My Life among the Serial Killers : Inside the Minds of the World's Most Notorious Murderers
Dr. Helen Morrison has profiled more than eighty serial killers around the world. What she has learned about them will shatter every assumption you've ever had about the most notorious killers known to man. Dr. Helen Morrison, a leading expert on serial killers, has spent as many as four hundred hours alone with depraved murderers. In My Life Among the Serial Killers, Dr. Morrison relates how she profiled Richard Otto Macek, who chewed on his victims' body parts, stalked Dr. Morrison, then believed she was his wife. She conducted the last interview with Ed Gein, the inspiration for Alfred Hitchcock's Psycho. John Wayne Gacy, the clown-obsessed killer of young men, sent her crazed Christmas cards, and gave her his paintings as presents. Dr. Morrison has received letters from killers, read their diaries and journals, evaluated crime scenes, testified at their trials, and studied photos of the gruesome carnage. She has interviewed the families of the victims, and the spouses and parents of the killers.
With serial killers a hot topic in the wake of Charlize Theron's Oscar-winning performance in Monster, forensic psychiatrist Morrison's memoir of working with more than 80 serial killers couldn't be more timely. The author's countless hours of interviews with John Wayne Gacy and others of his ilk have led her to a controversial conclusion: she believes there's a serial killer gene ("He is a serial killer when he is a fetus, even as soon as sperm meets egg to create the genes of a new person"). Unfortunately, she offers little in support of this deterministic view, and she will offend some readers with an implied exoneration of criminals whom she describes as "completely unaware of the process leading up to murder," despite the detailed planning and preparation displayed by many of them. And even readers who are willing to have an open mind about Morrison's theories are likely to find some aspects of her report a little creepy, as when she discusses a treasured trophy she keeps in her basement: "I place John Gacy's brain back in the box because my kids are calling for me upstairs." Agent, Chris Calhoun at Sterling Lord. (On sale May 4) Forecasts: 60 Minutes II has committed to a profile with Dr. Morrison to air May 5. The author will appear live on the Today show on May 6, with more media appearances in the days to follow, including with Paula Zahn on CNN and Chuck Scarborough on MSNBC. Expect an initial surge in sales. Copyright 2004 Reed Business Information. -- PUBLISHERS WEEKLY.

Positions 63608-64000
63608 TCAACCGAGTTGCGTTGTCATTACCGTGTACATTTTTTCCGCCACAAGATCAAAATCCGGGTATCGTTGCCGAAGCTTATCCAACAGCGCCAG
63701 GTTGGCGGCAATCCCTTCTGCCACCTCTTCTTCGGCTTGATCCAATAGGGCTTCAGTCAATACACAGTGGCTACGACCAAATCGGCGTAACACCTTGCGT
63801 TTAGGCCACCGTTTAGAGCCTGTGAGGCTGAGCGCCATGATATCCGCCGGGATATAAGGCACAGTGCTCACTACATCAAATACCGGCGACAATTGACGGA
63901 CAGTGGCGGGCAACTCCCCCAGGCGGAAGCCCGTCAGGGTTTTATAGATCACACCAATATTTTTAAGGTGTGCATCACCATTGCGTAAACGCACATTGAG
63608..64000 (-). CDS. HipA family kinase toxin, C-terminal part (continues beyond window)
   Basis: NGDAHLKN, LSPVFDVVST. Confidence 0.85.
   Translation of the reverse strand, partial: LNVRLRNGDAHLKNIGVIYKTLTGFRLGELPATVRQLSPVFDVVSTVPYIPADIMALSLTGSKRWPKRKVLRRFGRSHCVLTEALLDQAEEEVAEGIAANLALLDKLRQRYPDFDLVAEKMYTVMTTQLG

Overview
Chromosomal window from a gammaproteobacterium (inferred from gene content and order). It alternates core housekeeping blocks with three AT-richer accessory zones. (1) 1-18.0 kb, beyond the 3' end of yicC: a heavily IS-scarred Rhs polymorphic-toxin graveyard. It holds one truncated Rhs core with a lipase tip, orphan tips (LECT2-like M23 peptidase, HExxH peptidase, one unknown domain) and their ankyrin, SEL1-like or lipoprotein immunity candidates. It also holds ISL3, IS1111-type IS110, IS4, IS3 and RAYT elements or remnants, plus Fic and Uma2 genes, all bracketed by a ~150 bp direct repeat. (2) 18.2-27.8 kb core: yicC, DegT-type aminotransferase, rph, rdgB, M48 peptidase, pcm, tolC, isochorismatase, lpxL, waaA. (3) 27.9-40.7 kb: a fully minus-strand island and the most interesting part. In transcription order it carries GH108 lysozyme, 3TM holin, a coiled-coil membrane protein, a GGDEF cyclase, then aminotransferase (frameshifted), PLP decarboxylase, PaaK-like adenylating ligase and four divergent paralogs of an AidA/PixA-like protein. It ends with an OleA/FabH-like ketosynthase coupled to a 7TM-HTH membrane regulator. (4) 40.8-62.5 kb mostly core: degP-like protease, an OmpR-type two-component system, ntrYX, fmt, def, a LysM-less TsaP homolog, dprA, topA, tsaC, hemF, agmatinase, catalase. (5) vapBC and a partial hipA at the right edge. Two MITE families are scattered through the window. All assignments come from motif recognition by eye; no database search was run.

Showing 1-1 of the 1 most recent reviews
1 . Stop her from being a serial writer
Posted April 02, 2011 by Jack La , Hudson, FlI was expecting insights to serial killers similar to those in John Douglas books.The simplistic views and assumptions in this book are actually comical. This is a really bad bood. The author is self absorbed; serial killers really dig her and hit on her. She had a chance to talk to Ed Gein and all she had to offer was "Yeah, I done it". I think she should refund my 8 bucks.
January 31, 2005
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Excerpt from My Life among the Serial Killers by Harold Goldberg
Baby-Faced Richard Macek
In March of 1977, the old road to Waupun, Wisconsin, was somehow eerie and foreboding, not simply rural but isolated in the kind of way that makes you watch your back. About twenty minutes outside of Madison, the colorful, welcoming signs for homey diners and Wisconsin cheddar cheese vanished, and the whole world seemed devoid of life. The sleepy fields along the way were still brown, not yet tinged with green, and there was an uncanny quiet, made heavier by the gray, chilly day. To be quite honest, I was nervous. I was a young doctor about to step into a world brimming with horrible crime and serial murder. It was a world full of macho, hard-drinking law enforcement officials who'd seen too much, and I wondered if I would be accepted or even tolerated not only as a professional, but also because I was a woman. Occasionally, I gripped the steering wheel too hard, as if driving straight and steady on the highway would steady my thoughts. I glanced at myself in the rearview mirror, to make sure the anxiety didn't show. It was important that I appear calm and composed.
I was no stranger to challenges, to tough times. As a child living in a small town near Pittsburgh, I never knew my real parents. It's not that I didn't yearn to find out. It just wasn't part of the deal. My parents weren't that kind. Sure, six other children and I had a roof over our heads, and food, but when it came to the real security that love can provide, well, it simply wasn't present. It sometimes seemed that the reason six others and I were children to these people was due to factors not understood, even now. Our lives as children were often unremittingly dark, and we were very alone in the world the parents defined.